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Miesha Tate: Corner for Raquel Pennington let ‘Rocky’ lose with dignity at UFC 224

How much is your dignity worth?

Mine isn’t worth much — and I’m not referring to my low-rent headlines. Personally, I would much rather go home with my teeth than my pride, but then again, I’m no mixed martial arts (MMA) fighter and I don’t own any shields.

Those folks in the know, however, like former women’s bantamweight champion Miesha Tate, have a different perspective. “Cupcake” joins this top strawweight in defense of Raquel Pennington’s corner after “Rocky” tried to quit on her stool at UFC 224.

Instead, she was sent back into battle for a violent, technical knockout loss to Amanda Nunes (watch it), one that raised questions about the true purpose of corners and what qualifications they must possess in order to get licensed.

Tate talks to Sirius XM Rush (via MMA Fighting):

“I think that I would’ve done the same thing if I was in her corner’s shoes. It’s important that a fighter loses with dignity, and I think that Raquel lost with dignity. She went out there and she got finished. She went out on her shield. I would have done the same thing because sometimes when you’re tired and you don’t think you have enough left, your coach’s job is to pull the most out of you and I think that’s what the corner was trying to do - not let her give up on herself, get her back in the game mentally. When you’re in those mentally weak spots, that what your coach is there to do. Your coach is there to say, “No, no, no. Don’t give up on yourself. You made it this far. You’ve got one more round. Five more minutes for the rest of your life. I’m not going to let you quit.’ That’s the coach’s job and I think that he made the right decision.”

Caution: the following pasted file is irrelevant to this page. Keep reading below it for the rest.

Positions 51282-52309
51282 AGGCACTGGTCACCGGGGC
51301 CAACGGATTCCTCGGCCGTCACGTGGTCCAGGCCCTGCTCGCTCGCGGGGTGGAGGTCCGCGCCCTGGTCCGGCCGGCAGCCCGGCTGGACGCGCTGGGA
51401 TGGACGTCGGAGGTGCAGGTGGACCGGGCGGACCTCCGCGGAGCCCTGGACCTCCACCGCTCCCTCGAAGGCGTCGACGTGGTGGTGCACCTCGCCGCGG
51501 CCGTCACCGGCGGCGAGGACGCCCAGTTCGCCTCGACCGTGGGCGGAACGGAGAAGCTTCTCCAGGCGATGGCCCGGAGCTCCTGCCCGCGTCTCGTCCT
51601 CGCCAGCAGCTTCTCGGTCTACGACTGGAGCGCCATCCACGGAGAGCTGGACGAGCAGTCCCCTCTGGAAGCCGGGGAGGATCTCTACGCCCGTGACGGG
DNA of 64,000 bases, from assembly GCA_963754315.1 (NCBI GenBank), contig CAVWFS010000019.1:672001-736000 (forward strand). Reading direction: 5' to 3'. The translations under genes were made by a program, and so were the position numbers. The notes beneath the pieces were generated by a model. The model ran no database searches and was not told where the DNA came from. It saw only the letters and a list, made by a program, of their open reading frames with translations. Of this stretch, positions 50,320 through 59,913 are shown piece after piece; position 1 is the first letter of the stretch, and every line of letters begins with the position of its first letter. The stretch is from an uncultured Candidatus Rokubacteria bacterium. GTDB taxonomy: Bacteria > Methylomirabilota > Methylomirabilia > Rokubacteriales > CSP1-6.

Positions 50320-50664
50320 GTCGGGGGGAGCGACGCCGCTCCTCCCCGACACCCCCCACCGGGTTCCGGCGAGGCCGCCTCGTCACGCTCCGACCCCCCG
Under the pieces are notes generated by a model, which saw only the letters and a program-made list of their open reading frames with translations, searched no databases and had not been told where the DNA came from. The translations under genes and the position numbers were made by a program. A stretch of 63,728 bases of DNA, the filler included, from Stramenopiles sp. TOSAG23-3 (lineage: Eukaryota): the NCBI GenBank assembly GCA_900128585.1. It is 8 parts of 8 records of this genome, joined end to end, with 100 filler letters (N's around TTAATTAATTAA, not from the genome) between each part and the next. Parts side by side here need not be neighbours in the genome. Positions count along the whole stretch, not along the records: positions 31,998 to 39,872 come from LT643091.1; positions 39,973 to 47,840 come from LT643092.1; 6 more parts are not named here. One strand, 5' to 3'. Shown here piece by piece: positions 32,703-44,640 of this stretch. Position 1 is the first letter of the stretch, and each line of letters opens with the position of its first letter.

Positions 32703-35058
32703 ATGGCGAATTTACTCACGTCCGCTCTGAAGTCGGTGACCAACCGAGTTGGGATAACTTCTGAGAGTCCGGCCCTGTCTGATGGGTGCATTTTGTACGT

Besides, UFC likes guys gals who WAR!

Licensed corners don’t really get the same scrutiny as referees, but both are charged with protecting fighters from themselves. This idea that we should allow an athlete to endure unnecessary violence in hopes they can pull off a late hail mary is exactly the kind of attitude that kept MMA from being regulated in the first place.

Pennington was facing a striker with double-digit knockouts and had already taken her fair share of licks. If there was shame or indignity in being able to lay down her sword in preservation of her career, then maybe we need to change the culture of MMA and not the coaches standing in her corner.

For much more on UFC 224 click here.

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